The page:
Update: This has been postponed to 5 p.m. on Thursday, June 4 (departing Saxe Middle School at 5:30 p.m.) due to expected thunderstorms.
A peaceful protest spurred by the May 25 death of George Floyd is to be held Wednesday afternoon in New Canaan, according to a flyer promoting it.
Scheduled to start at 4 p.m. at New Canaan High School, the protest will take participants along South Avenue to police headquarters, and then down Church Street to Main Street, the flyer said.
“What happened to George Floyd was a disgrace, but it was far from unusual,” it said. “It’s time to invoke change in the system.”
A 46-year-old African-American man, Floyd was killed in broad daylight while laying face-down and handcuffed in a Minneapolis street, a city police officer’s knee on his neck for nearly nine minutes. Captured on video, Floyd’s death has spurred protests throughout the nation and beyond.
New Canaan Police Chief Leon Krolikowski in an Instagram post Monday said, “Over the last week, I was saddened by the tragic death of George Floyd and the violence that has erupted throughout our nation. The video footage of Mr. Floyd’s death was shocking. The actions, as well as the inactions by the involved officers, were inexcusable. The Minnesota officers failed to follow the best practices of policing. I am fortunate to lead a well-trained, professional Department. Our Department is committed to protecting and serving a town that appreciates the risks our officers take each and every day. We remain vigilant and steadfast to the tenets of community policing as our nation finds a peaceful and thoughtful path forward.”
The flyer quotes theologian and human rights activist Desmond Tutu, “If you are neutral in situations of injustice, you have chosen the side of the oppressor.” The flyer ends, “Black lives matter.”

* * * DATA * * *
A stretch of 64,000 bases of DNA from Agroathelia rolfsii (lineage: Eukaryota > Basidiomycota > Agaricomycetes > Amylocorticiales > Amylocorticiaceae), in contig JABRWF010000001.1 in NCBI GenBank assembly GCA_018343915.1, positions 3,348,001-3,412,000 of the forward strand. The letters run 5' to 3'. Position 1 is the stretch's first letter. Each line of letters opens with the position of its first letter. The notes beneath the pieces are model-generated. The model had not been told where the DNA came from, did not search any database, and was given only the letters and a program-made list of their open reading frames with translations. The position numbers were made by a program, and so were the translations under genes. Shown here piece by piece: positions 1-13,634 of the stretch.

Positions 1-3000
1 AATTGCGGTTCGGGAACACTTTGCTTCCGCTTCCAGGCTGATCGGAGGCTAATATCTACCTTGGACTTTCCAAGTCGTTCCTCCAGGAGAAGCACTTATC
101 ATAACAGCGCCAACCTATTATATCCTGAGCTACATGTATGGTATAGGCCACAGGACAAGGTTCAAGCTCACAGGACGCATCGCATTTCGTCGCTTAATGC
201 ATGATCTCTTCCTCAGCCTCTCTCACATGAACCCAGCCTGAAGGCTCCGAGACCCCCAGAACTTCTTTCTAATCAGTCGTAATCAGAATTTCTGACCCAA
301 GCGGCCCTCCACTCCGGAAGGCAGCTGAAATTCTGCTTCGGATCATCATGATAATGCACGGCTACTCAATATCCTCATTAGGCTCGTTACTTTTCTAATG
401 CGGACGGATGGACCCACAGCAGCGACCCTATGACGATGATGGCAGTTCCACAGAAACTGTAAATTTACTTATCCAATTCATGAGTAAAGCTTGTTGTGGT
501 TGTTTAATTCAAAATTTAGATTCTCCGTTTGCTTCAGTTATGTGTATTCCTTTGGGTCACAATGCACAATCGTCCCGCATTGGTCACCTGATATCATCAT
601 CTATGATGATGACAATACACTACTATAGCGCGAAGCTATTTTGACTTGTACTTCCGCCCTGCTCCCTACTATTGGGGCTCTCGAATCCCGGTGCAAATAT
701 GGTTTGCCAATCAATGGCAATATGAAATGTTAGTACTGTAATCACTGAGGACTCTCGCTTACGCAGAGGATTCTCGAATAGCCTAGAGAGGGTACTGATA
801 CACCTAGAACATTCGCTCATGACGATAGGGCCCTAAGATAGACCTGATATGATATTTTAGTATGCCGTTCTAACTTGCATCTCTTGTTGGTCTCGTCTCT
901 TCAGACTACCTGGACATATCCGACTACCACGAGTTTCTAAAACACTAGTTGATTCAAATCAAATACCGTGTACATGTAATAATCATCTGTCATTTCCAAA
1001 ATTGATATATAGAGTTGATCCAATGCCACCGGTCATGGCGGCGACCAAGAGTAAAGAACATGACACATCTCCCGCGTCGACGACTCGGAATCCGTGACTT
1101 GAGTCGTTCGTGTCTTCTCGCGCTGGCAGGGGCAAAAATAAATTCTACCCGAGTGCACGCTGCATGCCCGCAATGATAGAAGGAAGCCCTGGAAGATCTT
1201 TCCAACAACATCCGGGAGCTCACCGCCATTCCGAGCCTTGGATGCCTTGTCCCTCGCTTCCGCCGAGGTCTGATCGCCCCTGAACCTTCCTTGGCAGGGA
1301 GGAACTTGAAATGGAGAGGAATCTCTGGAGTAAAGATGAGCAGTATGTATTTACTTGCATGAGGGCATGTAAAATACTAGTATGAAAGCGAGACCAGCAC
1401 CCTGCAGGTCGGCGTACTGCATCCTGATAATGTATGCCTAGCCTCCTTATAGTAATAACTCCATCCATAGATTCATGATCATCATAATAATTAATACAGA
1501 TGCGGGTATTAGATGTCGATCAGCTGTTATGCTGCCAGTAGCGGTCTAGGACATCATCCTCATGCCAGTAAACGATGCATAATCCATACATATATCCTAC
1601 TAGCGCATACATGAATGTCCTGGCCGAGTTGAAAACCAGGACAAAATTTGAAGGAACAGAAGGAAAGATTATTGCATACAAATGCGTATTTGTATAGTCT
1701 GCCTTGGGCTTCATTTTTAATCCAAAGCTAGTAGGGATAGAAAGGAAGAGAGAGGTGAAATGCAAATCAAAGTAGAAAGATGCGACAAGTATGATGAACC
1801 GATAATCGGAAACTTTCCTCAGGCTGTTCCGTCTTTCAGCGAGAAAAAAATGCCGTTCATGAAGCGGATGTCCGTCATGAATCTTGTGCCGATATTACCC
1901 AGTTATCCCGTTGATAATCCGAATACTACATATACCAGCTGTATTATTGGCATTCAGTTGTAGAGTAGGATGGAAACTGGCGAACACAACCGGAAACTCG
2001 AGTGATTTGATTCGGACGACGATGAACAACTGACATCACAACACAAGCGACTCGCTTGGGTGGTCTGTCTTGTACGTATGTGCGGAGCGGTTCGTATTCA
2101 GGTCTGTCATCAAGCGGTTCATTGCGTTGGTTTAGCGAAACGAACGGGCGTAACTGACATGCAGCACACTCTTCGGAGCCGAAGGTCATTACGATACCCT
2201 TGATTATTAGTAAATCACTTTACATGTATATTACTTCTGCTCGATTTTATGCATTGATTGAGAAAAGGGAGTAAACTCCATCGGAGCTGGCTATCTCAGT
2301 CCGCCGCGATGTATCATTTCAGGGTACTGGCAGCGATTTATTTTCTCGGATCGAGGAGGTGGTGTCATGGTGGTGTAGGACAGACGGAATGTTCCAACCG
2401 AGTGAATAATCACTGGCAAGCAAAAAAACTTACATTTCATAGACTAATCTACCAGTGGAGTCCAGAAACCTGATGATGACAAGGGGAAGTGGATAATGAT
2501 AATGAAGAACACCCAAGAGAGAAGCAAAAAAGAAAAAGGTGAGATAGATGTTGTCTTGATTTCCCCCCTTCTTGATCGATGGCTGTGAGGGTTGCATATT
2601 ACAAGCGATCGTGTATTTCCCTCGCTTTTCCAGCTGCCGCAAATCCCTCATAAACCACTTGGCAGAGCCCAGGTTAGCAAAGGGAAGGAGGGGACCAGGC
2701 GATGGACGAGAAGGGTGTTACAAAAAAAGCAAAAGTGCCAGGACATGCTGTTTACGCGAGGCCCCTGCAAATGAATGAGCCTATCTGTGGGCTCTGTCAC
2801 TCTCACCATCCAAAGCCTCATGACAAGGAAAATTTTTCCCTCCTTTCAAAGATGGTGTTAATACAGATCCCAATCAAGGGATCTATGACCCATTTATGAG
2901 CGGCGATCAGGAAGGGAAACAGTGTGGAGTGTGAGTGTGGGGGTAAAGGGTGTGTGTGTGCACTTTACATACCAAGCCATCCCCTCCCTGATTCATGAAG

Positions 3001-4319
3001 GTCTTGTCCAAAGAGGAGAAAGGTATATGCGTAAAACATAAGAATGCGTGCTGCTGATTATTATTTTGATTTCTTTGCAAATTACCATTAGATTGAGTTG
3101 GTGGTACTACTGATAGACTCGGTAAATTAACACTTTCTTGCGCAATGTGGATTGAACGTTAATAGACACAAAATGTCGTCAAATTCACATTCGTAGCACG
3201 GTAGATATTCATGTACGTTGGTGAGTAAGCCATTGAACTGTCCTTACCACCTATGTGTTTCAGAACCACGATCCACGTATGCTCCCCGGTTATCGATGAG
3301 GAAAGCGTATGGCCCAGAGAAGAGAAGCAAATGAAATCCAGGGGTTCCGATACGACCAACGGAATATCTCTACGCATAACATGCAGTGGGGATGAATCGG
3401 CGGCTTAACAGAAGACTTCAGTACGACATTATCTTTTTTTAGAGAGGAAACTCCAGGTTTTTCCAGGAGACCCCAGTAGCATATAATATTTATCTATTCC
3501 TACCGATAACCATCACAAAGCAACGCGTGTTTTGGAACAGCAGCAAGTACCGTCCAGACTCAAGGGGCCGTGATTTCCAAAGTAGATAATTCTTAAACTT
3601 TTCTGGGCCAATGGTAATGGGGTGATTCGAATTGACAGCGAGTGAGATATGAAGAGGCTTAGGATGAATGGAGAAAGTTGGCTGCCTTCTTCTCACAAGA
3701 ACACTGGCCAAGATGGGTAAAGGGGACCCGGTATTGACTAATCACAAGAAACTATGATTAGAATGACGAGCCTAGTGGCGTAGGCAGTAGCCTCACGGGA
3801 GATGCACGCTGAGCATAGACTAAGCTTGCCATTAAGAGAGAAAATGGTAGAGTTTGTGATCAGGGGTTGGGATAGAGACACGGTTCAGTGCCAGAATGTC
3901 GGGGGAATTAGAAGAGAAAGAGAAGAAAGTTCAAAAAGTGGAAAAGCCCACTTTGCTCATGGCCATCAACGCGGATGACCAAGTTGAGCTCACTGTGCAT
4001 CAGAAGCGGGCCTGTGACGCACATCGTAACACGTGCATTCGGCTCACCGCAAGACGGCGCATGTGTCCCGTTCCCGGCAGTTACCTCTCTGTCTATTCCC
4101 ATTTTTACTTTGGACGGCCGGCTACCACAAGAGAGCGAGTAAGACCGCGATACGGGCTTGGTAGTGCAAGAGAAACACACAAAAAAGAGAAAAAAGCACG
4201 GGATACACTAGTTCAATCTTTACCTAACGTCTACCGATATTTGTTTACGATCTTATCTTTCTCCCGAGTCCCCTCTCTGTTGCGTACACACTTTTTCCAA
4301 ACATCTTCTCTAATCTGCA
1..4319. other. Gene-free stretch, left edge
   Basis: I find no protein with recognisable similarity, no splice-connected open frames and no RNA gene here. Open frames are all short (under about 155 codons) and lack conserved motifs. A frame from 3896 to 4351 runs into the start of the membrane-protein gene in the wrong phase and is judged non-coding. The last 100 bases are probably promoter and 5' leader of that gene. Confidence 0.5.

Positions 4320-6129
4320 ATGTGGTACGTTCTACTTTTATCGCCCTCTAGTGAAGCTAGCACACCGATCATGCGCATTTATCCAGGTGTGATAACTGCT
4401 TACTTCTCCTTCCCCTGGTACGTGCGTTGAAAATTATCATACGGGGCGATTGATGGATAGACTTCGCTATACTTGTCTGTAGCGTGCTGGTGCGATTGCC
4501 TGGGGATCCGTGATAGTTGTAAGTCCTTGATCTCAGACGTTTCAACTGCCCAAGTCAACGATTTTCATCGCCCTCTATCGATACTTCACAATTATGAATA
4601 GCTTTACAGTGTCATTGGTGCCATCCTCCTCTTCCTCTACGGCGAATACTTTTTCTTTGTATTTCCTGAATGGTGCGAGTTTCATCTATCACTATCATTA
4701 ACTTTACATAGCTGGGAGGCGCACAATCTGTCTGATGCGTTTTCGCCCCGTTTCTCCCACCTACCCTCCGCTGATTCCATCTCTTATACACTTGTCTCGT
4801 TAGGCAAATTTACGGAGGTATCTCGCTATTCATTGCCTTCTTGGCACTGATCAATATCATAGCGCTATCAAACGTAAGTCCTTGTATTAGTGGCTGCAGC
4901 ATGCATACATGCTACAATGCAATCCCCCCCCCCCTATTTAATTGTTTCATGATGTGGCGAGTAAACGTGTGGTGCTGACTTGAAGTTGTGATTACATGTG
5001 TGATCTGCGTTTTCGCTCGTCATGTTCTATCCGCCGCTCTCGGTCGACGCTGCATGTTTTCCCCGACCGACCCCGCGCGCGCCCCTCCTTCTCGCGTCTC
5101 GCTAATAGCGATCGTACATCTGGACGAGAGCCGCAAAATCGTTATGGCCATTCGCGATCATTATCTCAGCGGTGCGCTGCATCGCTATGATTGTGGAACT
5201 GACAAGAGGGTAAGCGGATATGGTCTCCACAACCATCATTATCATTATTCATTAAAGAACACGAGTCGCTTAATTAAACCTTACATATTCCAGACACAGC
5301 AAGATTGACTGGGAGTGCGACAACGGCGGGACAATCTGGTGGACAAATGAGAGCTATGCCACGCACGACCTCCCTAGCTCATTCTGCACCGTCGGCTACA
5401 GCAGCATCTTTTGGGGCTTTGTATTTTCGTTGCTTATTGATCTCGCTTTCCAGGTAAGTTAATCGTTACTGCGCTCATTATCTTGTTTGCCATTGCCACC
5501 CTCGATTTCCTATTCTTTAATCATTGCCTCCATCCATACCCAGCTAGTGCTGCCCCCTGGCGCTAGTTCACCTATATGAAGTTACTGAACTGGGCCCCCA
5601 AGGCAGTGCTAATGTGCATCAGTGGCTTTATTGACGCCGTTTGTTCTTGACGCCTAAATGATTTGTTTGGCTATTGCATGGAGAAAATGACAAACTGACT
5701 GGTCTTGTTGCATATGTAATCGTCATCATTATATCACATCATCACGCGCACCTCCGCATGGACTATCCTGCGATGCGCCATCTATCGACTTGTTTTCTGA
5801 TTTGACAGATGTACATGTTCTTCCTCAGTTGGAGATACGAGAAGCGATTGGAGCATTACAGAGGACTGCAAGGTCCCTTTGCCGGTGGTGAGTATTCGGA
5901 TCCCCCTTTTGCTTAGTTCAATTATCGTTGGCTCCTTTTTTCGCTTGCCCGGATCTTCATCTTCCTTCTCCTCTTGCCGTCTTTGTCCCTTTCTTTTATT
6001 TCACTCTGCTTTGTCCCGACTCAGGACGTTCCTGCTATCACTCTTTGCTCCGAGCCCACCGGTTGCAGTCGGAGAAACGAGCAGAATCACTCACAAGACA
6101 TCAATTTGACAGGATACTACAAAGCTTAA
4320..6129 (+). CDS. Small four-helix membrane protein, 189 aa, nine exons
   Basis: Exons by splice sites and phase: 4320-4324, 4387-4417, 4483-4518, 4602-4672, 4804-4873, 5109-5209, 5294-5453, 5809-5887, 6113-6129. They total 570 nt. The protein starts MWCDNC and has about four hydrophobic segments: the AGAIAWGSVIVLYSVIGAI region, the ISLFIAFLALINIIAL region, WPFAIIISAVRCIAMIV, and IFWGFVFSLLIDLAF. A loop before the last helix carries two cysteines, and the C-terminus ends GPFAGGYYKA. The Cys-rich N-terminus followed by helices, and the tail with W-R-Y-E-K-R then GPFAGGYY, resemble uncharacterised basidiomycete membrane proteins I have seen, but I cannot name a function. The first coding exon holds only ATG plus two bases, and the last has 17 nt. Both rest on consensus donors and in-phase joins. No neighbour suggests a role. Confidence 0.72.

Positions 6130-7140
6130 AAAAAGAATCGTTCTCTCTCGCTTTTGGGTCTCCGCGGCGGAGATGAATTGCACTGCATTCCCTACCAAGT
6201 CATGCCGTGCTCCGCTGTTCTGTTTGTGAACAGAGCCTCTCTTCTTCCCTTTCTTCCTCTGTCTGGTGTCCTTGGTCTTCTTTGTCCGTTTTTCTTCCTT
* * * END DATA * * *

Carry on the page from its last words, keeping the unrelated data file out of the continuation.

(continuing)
New Canaan resident Fatou Niang and her family organized the protest. It wasn’t immediately clear what local agencies or organizations were consulted on it, whether or how organizers plan to observe social distancing, whether permission to hold the protest had been sought from the Special Events Committee, whether the route includes any stops apart from the police station or whether speakers will address attendees. Niang could not be reached for comment.
In December 2014, NCHS students protested a grand jury’s decision not to indict in the case of Eric Garner, a 43-year-old African-American man who had died in July of that year after a police officer on Staten Island put him in a chokehold while arresting him. In both cases, the men told police, “I can’t breathe.” The officer who put Garner in a chokehold was fired in August 2019, more than five years after Garner died. The officer who kneeled on Floyd’s neck was charged Friday with third-degree murder and second-degree manslaughter; no charges yet have been filed against the three other Minneapolis officers who either looked on and restrained him.